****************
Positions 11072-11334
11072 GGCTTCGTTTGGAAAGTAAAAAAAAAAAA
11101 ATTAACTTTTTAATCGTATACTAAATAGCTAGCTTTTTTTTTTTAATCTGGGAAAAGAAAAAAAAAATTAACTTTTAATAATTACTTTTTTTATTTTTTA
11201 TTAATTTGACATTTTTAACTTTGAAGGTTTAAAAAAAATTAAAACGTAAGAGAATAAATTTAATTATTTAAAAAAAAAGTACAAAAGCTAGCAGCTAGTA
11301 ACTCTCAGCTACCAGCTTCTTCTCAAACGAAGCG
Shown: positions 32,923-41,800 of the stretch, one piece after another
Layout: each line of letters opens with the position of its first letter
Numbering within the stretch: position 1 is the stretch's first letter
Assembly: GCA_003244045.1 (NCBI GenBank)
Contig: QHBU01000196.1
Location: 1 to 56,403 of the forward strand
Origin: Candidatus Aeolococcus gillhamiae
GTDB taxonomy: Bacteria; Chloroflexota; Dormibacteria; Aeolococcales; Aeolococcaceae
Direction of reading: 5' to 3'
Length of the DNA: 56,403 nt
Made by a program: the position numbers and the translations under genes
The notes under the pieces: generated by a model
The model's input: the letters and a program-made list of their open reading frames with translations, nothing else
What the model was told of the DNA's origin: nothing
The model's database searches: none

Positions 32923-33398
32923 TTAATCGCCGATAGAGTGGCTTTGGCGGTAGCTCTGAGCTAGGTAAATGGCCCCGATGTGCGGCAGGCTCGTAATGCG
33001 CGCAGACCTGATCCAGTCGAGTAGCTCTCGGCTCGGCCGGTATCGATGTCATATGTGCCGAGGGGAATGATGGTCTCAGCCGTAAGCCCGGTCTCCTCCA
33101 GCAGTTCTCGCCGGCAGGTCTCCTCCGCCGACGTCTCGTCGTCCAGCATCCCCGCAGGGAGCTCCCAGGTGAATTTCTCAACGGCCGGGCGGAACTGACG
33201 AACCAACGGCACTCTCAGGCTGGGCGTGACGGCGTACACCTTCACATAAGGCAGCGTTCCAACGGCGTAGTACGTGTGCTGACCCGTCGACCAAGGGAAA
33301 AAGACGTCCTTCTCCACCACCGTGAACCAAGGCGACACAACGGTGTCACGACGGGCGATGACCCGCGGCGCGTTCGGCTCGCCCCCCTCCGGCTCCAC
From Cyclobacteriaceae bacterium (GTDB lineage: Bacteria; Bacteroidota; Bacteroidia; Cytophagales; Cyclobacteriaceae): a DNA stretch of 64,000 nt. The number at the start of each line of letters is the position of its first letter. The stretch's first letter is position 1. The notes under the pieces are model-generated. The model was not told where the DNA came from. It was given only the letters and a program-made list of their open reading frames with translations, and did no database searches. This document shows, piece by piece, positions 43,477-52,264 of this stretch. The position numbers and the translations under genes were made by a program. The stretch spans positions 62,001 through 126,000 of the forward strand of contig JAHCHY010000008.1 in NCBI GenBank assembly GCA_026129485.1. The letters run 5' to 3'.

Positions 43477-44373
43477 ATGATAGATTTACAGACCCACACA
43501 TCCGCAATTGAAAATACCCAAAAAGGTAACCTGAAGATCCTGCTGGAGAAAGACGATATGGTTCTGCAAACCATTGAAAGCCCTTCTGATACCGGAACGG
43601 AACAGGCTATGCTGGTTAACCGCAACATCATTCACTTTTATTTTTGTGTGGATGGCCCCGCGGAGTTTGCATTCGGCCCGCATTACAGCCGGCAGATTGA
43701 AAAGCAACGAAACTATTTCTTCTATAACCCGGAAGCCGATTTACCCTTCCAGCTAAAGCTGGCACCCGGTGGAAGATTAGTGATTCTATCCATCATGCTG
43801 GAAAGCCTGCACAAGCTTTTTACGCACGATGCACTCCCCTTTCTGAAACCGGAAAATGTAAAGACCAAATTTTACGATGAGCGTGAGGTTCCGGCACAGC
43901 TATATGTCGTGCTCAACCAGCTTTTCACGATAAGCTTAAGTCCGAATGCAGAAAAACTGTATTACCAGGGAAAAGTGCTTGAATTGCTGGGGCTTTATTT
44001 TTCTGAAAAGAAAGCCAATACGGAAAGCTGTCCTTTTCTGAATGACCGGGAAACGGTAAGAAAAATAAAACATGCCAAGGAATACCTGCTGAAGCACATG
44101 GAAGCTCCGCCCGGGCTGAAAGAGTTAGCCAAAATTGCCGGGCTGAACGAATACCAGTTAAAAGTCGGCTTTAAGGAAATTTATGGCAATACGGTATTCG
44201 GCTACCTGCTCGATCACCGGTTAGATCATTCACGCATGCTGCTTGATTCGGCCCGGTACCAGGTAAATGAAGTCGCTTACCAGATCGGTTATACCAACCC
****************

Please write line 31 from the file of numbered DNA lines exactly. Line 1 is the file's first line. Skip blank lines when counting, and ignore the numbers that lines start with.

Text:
43601 AACAGGCTATGCTGGTTAACCGCAACATCATTCACTTTTATTTTTGTGTGGATGGCCCCGCGGAGTTTGCATTCGGCCCGCATTACAGCCGGCAGATTGA